Onna Bugeisha: Japanese Female Warrior02/17/2020
It’s time to restore a truth. Westerners tend to imagine feudal Japan as a conservative society of strong patriarchal pressures. Whether it is in its family principles or in its hierarchical relations, it is true. However, it is important to bring to the front of the stage some extremely influential female figures that have existed. Apart from female divinities in Shintoism, like Amaterasu, the great goddess of the sun, there is also, in a more down-to-earth domain: Onna-Bugeisha, the japanese female warrior.
Onna-bugeisha has no connection with the geisha. Onna-bugeisha practices the art of combat, with intensive learning of combat weapons and their uses.
Birth of Onna-Bugeisha
Even before the creation of the samurai class, Japanese warriors and women were trained in the use of weapons. These trainings ensured the protection of communities that lacked male fighters during the second century of our era. It was at this time that the first Onna-Bugeisha came into being, and this lasted until the Edo period (1600-1868). Neo-Confucian philosophy and peace in Japan definitively reduced the status of onna-bugeisha.
Weapons and Martial Arts
The first japanese female warrior practiced the equestrian archery in an incredible way. Nevertheless, the warrior symbol of samurai women was most often represented by another weapon. It was the equivalent to the katana for the samurai men: the Naginata.
An iconic weapon of this period, the naginata version used by women warriors was known as the “ko-naginata”. It is a bit smaller than the “o-naginata” used by men.
She also used the kaiken, a small sword that is highly similar to a knife or a dagger.
In terms of technique, samurai women mastered Tantôjutsu, a martial art to which they were trained from a very young age and that still exists today.
Hōjō Masako (1156- 1225) was the daughter of Hōjō no Maki and Hōjō Tokimasa, samurai and leader of the Hōjō clan, a very influential samurai clan. After a childhood of man’s education, Masako became more involved in family affairs and politics. Minamoto No Yoritomo’s wife, First Shogun (the title designating the military leader of Japan), she continued to demand in the payor’s business that her death at 69 years.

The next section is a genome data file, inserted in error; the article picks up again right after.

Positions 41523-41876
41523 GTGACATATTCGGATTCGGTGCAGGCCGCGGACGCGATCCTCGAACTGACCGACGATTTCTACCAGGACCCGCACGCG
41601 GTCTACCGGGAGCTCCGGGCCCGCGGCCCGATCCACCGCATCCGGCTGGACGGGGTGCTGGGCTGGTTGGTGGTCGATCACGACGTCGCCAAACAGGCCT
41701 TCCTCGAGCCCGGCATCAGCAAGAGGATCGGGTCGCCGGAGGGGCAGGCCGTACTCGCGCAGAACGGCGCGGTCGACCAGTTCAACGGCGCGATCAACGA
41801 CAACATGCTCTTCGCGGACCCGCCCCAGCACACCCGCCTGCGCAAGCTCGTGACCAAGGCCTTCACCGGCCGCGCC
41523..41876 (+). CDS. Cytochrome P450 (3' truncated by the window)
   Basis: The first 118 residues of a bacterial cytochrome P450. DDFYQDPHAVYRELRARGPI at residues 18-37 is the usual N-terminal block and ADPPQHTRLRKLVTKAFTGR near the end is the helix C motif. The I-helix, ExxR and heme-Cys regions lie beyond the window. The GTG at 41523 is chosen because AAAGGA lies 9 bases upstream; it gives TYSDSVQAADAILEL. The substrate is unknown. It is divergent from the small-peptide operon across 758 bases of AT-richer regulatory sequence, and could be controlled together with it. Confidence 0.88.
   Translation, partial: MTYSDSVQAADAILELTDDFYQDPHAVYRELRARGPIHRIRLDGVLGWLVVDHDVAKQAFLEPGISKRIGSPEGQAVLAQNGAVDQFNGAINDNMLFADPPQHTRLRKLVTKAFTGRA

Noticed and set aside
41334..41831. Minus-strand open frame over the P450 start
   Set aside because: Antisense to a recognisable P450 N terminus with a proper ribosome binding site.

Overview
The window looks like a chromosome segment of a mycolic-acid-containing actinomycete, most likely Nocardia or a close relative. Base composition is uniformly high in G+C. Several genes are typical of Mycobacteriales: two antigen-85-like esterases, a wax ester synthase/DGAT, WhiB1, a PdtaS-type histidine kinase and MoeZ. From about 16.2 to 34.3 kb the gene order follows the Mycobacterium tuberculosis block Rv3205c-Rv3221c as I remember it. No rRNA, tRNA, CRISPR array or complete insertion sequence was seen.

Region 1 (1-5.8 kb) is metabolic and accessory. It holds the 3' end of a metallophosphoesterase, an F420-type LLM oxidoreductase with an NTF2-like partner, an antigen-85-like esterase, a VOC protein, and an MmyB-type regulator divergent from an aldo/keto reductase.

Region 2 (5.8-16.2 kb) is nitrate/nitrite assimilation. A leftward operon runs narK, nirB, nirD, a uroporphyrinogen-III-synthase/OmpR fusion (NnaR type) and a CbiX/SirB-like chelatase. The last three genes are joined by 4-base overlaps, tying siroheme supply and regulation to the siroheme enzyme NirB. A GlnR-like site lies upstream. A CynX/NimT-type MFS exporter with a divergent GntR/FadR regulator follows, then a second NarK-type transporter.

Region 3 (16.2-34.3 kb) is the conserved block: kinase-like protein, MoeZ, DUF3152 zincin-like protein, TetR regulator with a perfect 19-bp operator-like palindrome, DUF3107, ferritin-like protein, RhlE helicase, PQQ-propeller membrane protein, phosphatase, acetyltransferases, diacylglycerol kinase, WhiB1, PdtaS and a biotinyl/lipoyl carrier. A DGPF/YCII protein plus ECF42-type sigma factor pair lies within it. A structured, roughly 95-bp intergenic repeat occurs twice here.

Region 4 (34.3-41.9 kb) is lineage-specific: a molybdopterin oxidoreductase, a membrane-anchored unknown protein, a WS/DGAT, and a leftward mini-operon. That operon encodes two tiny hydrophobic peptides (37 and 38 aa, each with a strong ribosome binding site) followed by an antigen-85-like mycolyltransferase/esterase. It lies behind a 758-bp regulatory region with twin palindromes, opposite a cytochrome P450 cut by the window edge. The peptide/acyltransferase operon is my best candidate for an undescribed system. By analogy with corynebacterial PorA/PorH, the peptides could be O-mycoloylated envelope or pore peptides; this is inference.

- Member of the Council of Regents (before her eldest son became second shogun).
- Negotiator with the imperial court before the succession of her second son as third Shogun.
Jingū Kōgō (169 – 269) was Empress-consort of Emperor Chūai (Fourteenth Emperor of Japan). The Female Warrior was named regent at the death of her husband in 209. She staid until the accession to the throne of her son, in 269. According to the legend reported by Kojiki (book of legends), the Onna Bugeisha Jingu led an army just after the death of her husband to conquer the Three Kingdoms of Korea. With the help of the magical jewels of the god Ryujin, she returned victorious three years later and gave birth to Ojin. Strangely, she would have been pregnant with Ojin for the whole duration of the campaign. Most historians reject the legend of Jingu, her reign having been invented to explain the interregnum from 200 to 270.
Tomoe Gozen fought with her lover Minamoto no Yoshinaka during the war of Gempei. This civil war (1180-1185) owes its name to the contraction of the names of two clans that foughted: Minamoto or Gen and Taira or Hei. Her exploits were reported in the great war novel, the Heike Monogatari. Although many women at the time knew how to handle the naginata, Gozen was famous for her high-level as a samurai. Highly respected by the men, she was one of Yoshinaka’s chief captains during the war, and led her troops into battle.